Handling Seasonal Depression at Work

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It’s that time of year, again—the holiday excitement has died down, the days are shorter and the weather colder, a perfect storm for Seasonal Affective Disorder. The mental health condition has been tied to hormonal changes caused by decreased daylight, which can impact energy and mood, setting off side effects like insomnia, fatigue and persistent sadness. While therapy and exercise can help people suffering from SAD, handling seasonal depression at work presents another set of challenges.

Mental health is still a highly stigmatized subject in many workplaces, so employees battling SAD may likely try to check their feelings at the door to the office; however, like any mental health condition, SAD can’t be turned off on command. That’s why it’s imperative for employers to proactively consider how to handle seasonal depression at work.

 

Be Proactive

Regardless of whether employees exhibit signs of depression—such as reduced productivity, trouble with concentration and avoidance of social interaction—employers should make sure their workers know help is available. Actively promote an employee-assistance program, and inform all employees about the benefits of therapy and counseling, to ensure they know what the resources are and that the company doesn’t stigmatize seeking help. Seasonal depression at work can also be eased by some of the same tactics that help people once they’re out of the office—exercise, and healthy eating and drinking habits—so employers can tailor wellness programs to these goals, such as organizing step challenges and offering free, nutritious meals.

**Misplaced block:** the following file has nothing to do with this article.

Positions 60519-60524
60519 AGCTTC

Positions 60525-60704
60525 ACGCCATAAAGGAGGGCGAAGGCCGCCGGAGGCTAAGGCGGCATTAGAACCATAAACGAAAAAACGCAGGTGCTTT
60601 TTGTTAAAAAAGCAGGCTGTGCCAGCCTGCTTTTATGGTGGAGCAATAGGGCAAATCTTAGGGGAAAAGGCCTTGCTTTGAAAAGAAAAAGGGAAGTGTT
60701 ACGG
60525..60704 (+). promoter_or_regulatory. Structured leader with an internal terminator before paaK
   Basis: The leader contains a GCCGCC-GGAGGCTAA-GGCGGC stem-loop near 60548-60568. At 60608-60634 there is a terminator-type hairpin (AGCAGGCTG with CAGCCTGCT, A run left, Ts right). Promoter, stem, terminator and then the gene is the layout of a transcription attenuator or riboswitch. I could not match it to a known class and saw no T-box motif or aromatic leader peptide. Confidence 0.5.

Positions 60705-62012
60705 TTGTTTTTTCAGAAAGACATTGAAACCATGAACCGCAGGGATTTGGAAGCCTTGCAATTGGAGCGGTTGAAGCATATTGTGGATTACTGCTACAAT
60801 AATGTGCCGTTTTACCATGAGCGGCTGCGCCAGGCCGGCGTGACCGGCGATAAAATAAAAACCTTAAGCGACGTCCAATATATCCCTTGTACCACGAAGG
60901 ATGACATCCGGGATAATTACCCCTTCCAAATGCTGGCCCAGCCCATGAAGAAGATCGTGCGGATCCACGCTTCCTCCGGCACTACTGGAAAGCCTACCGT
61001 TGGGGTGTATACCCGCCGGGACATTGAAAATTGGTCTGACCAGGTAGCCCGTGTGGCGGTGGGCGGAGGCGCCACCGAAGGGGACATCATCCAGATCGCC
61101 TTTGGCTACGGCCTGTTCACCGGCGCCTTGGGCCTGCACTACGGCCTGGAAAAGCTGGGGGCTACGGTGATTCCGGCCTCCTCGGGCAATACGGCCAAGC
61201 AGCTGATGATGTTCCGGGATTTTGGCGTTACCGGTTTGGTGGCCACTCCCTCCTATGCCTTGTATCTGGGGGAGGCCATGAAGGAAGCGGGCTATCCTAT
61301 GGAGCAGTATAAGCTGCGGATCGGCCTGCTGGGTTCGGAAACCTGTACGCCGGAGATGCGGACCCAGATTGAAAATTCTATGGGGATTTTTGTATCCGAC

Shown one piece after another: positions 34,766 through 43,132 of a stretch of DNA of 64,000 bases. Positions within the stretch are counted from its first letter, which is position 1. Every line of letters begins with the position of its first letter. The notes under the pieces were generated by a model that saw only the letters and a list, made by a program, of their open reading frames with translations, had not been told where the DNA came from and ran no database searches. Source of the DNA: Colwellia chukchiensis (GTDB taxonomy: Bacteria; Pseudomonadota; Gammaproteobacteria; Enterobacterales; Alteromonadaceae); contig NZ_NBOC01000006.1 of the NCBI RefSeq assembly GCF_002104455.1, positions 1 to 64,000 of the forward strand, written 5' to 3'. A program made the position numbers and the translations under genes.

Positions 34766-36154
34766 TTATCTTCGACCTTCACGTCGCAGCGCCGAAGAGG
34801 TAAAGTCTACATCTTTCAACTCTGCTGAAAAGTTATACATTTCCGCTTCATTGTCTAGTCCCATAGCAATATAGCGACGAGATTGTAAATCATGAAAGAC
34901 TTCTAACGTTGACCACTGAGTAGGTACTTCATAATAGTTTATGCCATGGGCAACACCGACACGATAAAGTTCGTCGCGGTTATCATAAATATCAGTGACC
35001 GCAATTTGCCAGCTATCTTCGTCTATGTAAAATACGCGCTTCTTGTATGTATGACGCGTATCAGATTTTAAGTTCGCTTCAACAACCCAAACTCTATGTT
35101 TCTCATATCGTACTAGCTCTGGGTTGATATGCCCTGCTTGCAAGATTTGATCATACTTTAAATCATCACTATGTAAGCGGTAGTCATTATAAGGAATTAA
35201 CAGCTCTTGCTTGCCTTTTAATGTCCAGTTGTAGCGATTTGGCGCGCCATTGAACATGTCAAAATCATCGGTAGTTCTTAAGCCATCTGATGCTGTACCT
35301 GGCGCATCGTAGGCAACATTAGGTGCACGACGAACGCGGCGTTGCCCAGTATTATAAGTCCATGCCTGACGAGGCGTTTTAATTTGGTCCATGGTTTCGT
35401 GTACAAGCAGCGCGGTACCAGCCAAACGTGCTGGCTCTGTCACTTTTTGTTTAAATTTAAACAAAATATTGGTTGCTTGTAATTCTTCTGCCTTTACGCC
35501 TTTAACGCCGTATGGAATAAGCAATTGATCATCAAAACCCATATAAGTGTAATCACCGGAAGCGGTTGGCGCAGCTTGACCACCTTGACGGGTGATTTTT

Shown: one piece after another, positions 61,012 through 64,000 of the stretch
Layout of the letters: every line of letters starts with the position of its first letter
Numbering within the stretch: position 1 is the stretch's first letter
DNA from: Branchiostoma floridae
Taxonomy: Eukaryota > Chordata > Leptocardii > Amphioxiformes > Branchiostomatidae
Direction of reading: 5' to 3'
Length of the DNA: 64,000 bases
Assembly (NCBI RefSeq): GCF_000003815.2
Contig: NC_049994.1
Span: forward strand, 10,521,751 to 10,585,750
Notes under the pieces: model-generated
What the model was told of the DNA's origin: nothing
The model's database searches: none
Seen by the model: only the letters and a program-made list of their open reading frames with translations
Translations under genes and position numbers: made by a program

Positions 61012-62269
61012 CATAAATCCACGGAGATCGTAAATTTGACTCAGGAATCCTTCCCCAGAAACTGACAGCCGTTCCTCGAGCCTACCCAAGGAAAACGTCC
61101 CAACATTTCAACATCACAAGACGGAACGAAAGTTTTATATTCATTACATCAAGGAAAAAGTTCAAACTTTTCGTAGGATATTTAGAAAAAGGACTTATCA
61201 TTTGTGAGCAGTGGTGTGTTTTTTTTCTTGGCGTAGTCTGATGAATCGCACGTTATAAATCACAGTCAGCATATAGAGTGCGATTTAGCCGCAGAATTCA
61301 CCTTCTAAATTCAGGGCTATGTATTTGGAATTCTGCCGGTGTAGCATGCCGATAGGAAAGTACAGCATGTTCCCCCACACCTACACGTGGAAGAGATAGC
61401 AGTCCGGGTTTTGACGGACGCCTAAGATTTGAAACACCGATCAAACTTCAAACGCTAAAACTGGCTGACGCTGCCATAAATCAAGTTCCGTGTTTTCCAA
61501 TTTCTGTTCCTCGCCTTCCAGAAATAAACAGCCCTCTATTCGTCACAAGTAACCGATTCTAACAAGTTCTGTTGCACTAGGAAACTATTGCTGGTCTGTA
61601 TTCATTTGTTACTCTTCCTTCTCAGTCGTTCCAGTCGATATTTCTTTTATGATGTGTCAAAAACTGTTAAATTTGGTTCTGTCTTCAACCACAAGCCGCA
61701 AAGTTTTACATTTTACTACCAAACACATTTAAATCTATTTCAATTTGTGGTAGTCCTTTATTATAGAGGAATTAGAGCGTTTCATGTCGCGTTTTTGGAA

Provide Help to Employees

There are also innovative initiatives employers can start, such as bringing in therapy dogs. Therapeutic dog services, such as those offered by Critical Incidents Employer Services have been shown to reduce anxiety and depression and improve long-term health. Those benefits for employees suffering seasonal depression at work are also connected to wider business goals—as better employee health and satisfaction is linked to increased productivity, reduced turnover, better collaboration and an overall enhanced workplace culture.

Seasonal depression at work is a very real issue affecting countless employees, and their employers. With a proactive, values-driven, employee-centric approach, however, employers can get ahead of the problem and help all workers bring their best selves to the job. Contact Critical Incidents Employer Services today if you’re looking for help at your company.

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